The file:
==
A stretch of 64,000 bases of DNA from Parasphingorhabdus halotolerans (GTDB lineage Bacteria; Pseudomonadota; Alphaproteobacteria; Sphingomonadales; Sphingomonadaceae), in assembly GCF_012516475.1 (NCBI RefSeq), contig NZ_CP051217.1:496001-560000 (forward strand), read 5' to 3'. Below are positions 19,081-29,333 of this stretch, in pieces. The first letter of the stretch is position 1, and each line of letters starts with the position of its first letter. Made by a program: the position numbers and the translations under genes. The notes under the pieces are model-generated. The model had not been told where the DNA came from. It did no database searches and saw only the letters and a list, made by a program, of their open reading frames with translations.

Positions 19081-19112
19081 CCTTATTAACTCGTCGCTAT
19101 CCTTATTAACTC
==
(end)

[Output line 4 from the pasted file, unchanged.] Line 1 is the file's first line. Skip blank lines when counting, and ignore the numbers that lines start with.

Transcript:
19101 CCTTATTAACTC